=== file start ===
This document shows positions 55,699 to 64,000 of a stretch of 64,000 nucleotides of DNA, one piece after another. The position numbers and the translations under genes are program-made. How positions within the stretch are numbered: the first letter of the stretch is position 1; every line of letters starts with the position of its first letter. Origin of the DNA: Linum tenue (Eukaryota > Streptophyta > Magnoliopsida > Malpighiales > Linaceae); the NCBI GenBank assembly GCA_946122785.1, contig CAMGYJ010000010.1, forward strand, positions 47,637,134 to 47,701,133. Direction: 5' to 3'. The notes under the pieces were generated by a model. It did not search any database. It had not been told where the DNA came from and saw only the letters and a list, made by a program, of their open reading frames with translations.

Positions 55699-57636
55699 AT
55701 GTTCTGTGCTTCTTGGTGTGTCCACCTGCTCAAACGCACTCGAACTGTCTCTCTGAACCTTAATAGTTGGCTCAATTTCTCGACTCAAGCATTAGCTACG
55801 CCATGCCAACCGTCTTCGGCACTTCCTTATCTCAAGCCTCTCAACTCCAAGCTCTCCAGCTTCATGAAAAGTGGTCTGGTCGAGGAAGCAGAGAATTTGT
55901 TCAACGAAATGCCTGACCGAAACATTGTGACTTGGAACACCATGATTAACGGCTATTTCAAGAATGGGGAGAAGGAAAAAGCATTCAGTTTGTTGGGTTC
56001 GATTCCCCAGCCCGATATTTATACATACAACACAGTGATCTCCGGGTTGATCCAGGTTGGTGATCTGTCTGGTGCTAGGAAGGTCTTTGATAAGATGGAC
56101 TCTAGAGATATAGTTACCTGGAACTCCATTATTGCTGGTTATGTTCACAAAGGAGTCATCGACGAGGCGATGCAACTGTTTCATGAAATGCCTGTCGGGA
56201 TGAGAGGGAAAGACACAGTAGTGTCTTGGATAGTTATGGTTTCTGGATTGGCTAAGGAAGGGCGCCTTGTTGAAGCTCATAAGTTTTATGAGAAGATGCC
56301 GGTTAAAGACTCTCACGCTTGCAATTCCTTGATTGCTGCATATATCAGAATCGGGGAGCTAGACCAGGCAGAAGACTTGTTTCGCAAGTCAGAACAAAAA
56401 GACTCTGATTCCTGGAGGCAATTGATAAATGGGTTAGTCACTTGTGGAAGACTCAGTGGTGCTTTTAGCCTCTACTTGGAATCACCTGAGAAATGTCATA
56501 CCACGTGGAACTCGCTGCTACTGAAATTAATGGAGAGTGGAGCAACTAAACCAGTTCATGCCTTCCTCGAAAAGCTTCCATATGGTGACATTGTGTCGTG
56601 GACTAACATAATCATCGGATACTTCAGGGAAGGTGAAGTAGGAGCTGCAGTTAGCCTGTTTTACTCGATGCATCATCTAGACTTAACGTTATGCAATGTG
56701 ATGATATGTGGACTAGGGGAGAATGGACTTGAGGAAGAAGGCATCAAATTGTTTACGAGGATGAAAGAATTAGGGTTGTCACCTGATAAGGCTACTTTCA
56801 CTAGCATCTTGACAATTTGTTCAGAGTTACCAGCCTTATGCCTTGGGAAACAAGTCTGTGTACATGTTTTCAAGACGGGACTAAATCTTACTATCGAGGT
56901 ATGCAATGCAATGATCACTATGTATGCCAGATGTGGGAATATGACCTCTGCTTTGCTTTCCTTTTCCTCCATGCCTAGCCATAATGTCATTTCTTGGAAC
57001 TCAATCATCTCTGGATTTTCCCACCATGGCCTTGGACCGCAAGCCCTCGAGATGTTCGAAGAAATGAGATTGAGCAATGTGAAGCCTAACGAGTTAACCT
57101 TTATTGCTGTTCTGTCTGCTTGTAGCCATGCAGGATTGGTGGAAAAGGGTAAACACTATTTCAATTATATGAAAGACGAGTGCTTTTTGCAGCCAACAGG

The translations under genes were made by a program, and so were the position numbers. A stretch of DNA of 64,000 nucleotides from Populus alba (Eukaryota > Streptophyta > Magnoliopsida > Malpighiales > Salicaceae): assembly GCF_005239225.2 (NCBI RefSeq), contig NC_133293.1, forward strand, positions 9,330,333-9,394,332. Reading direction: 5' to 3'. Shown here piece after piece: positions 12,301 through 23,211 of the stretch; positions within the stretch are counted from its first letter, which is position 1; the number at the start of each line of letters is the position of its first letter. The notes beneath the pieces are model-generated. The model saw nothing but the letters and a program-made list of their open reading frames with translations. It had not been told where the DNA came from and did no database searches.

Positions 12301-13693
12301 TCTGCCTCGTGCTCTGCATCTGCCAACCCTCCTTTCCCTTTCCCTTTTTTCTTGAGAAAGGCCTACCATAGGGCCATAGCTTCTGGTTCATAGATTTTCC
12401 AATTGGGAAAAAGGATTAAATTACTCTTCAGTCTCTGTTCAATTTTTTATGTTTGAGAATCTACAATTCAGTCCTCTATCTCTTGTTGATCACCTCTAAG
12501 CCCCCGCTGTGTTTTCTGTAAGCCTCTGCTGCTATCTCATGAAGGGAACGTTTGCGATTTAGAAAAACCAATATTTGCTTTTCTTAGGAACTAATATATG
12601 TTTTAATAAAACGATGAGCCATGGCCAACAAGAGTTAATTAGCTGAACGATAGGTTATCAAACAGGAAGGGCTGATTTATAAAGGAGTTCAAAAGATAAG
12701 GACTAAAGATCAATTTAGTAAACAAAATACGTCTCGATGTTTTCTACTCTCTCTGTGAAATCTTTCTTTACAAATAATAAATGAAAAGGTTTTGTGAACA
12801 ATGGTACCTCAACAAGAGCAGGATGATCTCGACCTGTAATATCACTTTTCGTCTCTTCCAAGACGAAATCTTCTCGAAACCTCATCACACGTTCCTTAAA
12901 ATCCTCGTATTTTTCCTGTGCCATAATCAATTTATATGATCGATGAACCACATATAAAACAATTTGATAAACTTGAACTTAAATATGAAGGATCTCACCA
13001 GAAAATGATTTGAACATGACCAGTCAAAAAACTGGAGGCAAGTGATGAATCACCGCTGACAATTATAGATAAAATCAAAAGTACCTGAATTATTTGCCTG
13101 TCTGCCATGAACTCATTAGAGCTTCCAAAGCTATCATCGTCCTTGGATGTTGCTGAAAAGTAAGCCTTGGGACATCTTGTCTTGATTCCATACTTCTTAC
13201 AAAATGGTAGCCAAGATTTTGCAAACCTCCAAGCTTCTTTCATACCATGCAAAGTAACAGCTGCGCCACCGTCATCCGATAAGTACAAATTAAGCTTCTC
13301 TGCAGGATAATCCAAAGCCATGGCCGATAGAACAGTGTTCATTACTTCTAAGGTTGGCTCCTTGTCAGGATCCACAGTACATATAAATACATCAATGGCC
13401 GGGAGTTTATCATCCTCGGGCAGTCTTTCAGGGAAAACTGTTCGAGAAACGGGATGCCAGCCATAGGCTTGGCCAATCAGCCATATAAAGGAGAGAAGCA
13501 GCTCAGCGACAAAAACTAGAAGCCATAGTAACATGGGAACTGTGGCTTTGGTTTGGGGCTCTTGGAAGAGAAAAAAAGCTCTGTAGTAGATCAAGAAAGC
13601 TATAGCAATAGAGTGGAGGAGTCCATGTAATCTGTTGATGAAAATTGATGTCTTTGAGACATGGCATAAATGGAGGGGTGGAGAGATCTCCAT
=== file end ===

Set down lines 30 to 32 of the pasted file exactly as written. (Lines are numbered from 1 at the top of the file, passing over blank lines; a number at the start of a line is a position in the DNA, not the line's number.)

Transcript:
13201 AAAATGGTAGCCAAGATTTTGCAAACCTCCAAGCTTCTTTCATACCATGCAAAGTAACAGCTGCGCCACCGTCATCCGATAAGTACAAATTAAGCTTCTC
13301 TGCAGGATAATCCAAAGCCATGGCCGATAGAACAGTGTTCATTACTTCTAAGGTTGGCTCCTTGTCAGGATCCACAGTACATATAAATACATCAATGGCC
13401 GGGAGTTTATCATCCTCGGGCAGTCTTTCAGGGAAAACTGTTCGAGAAACGGGATGCCAGCCATAGGCTTGGCCAATCAGCCATATAAAGGAGAGAAGCA